South Africa’s Mirror Trading International’s (MTI) scheme was named 2020’s biggest crypto investment scam – and now it seems the country could also have the biggest scam of 2021, say legal experts at Werksmans Attorneys.
“Africrypt, a private company established in 2019, was hacked in April this year and it appears that crypto assets worth an estimated R54 billion were stolen from the various investors’ wallets, controlled by the directors of Africrypt,” the firm said.
“At this stage, however, it seems that Africrypt’s business model differed from MTI’s business model because its investors were required to deposit government-issued currency with Africrypt, who then used the fiat currency to purchase crypto assets on a number of crypto-asset exchanges, with promises to some investors of returns equal to 10% of their investment per day.”
Whilst the MTI scam is allegedly the biggest crypto asset scam of 2020, it may well be that the alleged Africrypt scam will be the biggest crypto asset scam of 2021, with losses estimated to be three times as much those anticipated to be suffered by MTI’s investors, Werksmans said.
However, the country’s financial authorities appear to be taking some steps to limit these scams from happening, the firm said.
On 4 February 2021, the Financial Sector Conduct Authority (FSCA) warned investors of the substantial risks associated with investing in crypto assets, given that crypto assets were unregulated by the FSCA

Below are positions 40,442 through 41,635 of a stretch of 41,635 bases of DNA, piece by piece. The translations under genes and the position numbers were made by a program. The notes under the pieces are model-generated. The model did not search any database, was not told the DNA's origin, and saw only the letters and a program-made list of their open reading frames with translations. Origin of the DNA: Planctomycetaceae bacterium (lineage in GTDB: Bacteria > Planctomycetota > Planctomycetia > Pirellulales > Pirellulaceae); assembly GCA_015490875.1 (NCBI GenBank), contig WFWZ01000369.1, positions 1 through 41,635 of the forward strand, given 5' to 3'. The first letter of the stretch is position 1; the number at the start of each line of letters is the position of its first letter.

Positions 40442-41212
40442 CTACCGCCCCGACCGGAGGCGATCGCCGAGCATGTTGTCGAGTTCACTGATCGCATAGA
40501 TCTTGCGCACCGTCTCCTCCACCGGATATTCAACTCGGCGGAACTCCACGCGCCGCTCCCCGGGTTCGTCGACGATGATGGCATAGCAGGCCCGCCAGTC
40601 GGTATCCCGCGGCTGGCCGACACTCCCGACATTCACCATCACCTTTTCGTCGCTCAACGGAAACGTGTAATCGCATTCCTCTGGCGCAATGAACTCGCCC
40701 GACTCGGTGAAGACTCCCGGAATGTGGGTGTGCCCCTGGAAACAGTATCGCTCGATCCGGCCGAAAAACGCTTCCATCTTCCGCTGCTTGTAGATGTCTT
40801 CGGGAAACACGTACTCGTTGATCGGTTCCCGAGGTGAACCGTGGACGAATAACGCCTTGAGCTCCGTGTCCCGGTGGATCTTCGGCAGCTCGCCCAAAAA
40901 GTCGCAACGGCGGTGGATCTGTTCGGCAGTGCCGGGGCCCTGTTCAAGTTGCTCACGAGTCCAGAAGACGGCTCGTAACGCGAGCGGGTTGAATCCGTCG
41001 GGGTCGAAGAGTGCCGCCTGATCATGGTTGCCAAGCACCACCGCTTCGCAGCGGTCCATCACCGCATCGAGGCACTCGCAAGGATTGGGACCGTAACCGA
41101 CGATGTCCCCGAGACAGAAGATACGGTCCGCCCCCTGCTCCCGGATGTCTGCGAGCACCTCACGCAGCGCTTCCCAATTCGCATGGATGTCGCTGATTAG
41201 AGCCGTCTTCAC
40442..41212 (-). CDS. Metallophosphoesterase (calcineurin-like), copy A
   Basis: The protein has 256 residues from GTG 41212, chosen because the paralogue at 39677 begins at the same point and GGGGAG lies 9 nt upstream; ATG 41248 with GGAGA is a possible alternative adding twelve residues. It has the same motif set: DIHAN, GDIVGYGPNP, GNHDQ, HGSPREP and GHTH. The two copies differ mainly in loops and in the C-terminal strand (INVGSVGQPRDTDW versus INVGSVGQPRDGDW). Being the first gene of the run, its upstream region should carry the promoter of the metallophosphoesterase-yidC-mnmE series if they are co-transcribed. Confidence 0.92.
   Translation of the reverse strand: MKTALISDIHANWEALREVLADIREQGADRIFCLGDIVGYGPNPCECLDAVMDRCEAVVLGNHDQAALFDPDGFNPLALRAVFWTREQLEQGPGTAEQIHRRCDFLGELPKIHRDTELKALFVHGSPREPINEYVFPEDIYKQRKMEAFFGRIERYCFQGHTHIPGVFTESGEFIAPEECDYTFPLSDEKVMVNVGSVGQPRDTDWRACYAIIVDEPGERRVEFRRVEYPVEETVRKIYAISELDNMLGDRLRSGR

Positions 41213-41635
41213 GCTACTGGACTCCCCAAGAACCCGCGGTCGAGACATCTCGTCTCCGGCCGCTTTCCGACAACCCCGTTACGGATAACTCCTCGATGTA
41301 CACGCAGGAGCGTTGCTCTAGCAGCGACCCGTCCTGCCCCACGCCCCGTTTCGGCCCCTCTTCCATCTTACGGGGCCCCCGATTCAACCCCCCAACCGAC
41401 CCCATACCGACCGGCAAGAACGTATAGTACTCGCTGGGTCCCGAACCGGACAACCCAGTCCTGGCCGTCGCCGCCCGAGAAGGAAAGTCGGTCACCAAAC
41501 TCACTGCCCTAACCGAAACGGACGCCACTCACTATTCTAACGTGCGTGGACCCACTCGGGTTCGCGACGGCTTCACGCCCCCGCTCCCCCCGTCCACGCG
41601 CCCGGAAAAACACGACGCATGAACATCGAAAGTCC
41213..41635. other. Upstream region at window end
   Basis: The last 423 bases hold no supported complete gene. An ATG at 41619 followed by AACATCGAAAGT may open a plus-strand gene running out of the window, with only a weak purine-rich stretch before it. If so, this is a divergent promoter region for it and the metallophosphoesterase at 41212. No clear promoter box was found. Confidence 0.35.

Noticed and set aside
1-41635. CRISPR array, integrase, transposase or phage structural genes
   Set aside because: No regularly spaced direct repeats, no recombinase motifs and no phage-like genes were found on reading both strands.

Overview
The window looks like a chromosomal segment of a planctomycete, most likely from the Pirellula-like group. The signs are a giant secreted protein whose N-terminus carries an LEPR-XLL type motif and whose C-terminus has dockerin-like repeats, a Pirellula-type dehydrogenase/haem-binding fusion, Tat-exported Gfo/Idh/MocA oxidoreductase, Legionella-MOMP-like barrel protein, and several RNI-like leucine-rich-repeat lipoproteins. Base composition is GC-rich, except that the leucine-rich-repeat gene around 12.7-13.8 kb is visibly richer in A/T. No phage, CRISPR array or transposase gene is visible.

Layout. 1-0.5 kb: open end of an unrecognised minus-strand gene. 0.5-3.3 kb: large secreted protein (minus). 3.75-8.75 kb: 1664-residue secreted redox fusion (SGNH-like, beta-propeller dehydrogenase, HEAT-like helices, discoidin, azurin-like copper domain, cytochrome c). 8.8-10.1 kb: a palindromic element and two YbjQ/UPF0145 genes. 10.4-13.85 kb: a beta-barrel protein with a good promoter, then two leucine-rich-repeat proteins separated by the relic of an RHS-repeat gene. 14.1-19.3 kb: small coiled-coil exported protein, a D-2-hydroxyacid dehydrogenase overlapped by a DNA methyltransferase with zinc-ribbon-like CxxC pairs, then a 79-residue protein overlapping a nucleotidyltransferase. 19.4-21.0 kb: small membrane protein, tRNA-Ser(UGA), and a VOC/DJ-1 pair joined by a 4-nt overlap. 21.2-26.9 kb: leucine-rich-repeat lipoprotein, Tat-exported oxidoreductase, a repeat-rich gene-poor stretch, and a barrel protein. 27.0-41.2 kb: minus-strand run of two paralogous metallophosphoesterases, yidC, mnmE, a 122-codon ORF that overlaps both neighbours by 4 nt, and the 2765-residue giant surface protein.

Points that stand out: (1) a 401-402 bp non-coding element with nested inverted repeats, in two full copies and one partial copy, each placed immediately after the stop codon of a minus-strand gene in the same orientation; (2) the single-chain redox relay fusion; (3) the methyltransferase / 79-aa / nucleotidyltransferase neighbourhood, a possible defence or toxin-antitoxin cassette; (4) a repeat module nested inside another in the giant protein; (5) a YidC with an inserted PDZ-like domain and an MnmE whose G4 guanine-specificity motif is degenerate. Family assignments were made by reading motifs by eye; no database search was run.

Then on 11 June 2021, the Fintech Working Group, through the Crypto Assets Regulatory Working Group, published a position paper on crypto-assets wherein it was confirmed that ‘crypto assets will be brought into the South African regulatory purview in a phased and structured manner’ given their volatility and the inherent risks associated with investing in such products.
The position paper makes 25 recommendations in relation to regulating crypto assets, and has identified the following three main areas of focus:
- Anti‑money laundering and combatting the financing of terrorism,
- Cross‑border financial flows; and
- The application of financial sector laws.
Despite repeated warnings by the FSCA, it is becoming increasingly apparent that nefarious crypto-asset schemes will continue unabated and until such time as crypto assets are regulated and brought within the ambit of the law.
Commentary by Natalie Scott (director) and Kyra South (associate) at Werksmans attorneys.